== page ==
© Reuters. FILE PHOTO: Headquarters of Banca Monte dei Paschi in Siena, Italy, October 27, 2017. REUTERS / Stefano Rellandini / File Photo
By Pamela Barbaglia and Valentina Za
LONDON (Reuters) – Italy's government and UniCredit are preparing to break off negotiations on the sale of ailing Monte dei Paschi (MPS) after failed efforts to reach an agreement on a costly recapitalization plan, two sources told Reuters .
The decision would complicate the efforts of Prime Minister Mario Draghi's government to meet a deadline agreed with the European Union authorities in mid-2022 to re-privatize Bank Romes, which was rescued in 2017.
Italy has long seen a merger with a stronger competitor as the best solution for the Tuscan bank, which plans to raise 2.5 billion euros ($ 2.9 billion) in capital next year.
The sources said, however, that the terms of a possible sale that UniCredit and Italy's Treasury Department agreed upon entering exclusive negotiations on July 29 made the merger plan too costly as an alternative to stand-alone recapitalization.
A recapitalization package worth more than 7 billion euros seemed "too punitive" to Italian taxpayers after they spent 5.4 billion euros to bail out the bank four years ago, according to one of the sources.
Rome must now get approval from Brussels to pump more money into Monte dei Paschi without a plan on hand to cut the 64% stake held by the state. She also has to negotiate a new exit agreement with the European authorities.
UniCredit, Italy's No. 2 lender, and the Treasury Department declined to comment.
UniCredit had started discussing a possible purchase of MPS under former CEO Jean Pierre Mustier. But his successor, Andrea Orcel, who took over in April, raised the bar and targeted a deal for only the most profitable parts of the bank.
UniCredit had announced that it would only have MPS branches in more affluent northern and central regions and would not take out sour or risky loans or risk due to mismanagement.
After completing the due diligence analysis in September, UniCredit submitted detailed claims based on the July terms to the Treasury Department at the beginning of the month. It aimed to make a decision ahead of a board meeting on October 27th to approve the quarterly results.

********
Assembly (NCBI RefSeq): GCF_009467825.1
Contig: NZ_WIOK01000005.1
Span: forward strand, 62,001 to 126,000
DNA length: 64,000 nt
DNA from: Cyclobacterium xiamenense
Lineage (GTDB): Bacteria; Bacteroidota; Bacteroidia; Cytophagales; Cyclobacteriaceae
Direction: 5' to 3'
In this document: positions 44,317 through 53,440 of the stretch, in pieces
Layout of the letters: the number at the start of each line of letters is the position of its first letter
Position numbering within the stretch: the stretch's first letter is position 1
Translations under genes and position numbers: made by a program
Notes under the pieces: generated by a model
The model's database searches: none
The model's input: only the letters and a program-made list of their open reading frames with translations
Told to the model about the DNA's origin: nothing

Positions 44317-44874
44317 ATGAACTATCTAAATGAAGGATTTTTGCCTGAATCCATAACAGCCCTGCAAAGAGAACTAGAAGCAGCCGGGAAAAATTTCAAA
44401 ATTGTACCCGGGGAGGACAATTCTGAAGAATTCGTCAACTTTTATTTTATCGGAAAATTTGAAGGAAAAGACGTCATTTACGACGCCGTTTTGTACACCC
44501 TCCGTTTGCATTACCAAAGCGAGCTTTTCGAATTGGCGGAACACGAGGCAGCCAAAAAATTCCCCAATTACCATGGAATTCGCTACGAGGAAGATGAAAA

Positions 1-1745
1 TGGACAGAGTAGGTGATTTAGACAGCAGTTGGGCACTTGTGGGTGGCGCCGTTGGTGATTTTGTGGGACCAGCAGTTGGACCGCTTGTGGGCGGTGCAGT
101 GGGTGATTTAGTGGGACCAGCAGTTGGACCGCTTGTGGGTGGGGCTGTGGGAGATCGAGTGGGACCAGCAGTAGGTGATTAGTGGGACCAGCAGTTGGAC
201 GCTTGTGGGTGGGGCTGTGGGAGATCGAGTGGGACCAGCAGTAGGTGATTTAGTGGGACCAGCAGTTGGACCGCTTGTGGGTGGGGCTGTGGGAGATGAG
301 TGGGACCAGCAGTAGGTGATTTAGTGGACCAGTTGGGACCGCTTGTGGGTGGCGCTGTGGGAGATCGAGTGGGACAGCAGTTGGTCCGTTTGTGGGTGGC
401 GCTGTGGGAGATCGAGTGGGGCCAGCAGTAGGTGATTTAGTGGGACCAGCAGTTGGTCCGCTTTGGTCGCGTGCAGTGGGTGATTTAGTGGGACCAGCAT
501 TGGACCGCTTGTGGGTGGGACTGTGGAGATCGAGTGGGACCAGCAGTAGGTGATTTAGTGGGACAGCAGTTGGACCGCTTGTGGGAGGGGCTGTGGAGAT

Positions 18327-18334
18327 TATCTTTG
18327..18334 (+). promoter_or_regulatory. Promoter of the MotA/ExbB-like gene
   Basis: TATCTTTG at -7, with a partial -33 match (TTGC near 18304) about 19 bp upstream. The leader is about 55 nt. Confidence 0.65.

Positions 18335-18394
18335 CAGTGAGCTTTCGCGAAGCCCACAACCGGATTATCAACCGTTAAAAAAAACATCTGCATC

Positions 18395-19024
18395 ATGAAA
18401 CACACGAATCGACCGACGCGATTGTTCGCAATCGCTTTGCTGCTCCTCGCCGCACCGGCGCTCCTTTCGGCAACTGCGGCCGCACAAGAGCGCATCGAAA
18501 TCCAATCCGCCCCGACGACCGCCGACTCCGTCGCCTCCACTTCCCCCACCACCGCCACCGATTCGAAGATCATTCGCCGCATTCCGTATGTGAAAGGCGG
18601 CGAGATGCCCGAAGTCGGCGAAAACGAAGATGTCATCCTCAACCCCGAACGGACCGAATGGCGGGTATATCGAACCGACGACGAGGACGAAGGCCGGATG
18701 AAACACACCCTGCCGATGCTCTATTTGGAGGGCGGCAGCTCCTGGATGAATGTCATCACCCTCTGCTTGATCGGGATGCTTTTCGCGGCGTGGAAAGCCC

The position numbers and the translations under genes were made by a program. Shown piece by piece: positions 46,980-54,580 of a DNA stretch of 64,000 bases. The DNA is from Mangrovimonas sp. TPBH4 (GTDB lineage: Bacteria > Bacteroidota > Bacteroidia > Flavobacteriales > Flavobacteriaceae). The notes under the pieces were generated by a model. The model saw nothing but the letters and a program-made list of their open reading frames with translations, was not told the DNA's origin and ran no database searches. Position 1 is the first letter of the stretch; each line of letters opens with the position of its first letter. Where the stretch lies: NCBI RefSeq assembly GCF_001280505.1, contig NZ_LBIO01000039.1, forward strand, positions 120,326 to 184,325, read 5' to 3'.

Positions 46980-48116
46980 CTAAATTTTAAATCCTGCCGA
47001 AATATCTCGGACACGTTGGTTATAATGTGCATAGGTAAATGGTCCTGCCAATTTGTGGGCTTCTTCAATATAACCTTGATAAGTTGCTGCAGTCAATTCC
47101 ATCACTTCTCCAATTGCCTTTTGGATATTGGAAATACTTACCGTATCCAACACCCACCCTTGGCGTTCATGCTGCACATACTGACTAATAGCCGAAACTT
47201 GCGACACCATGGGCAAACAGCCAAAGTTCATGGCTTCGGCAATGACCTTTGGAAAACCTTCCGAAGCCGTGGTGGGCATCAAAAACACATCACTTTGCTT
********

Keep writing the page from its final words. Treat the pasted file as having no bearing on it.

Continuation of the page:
Sources said the parties found it impossible to fill the gap in their assessments of MPS's recapitalization needs, a difference one person put at 2.5 billion euros.
To further complicate matters, disagreements broke out again this week over assets for sale, with the government pushing to include MPS's capital services arm and its leasing and factoring unit, two sources said.
In addition, negotiators haggled over the way UniCredit calculated their fair value adjustments on MPS liabilities, which, along with the size and cost of downsizing Italy had to provide, became another major stumbling block, the said first source.
“No deal is currently possible under the terms of UniCredit. But the same framework UniCredit was offered could be applied to a standalone plan, ”the source said.
Rome has already explored the potential benefits of a standalone strategy in which the Treasury Department would implement parts of the measures being offered to UniCredit, including a multi-billion euro capital increase, this source said.
If the stand-alone plan is implemented, MPS will also get rid of its remaining acidified loans – which would go to the state emergency loan manager AMCO – and any exceptional legal risks that would be handled and guaranteed by the state.
According to the plan prepared by treasury consultants Bank of America (NYSE 🙂 and Orrick for the sale to UniCredit, MPS's legal risks from mismanagement would be transferred to the state-owned Fintecna, as a confidential document from Reuters had shown.
($ 1 = 0.8593 euros)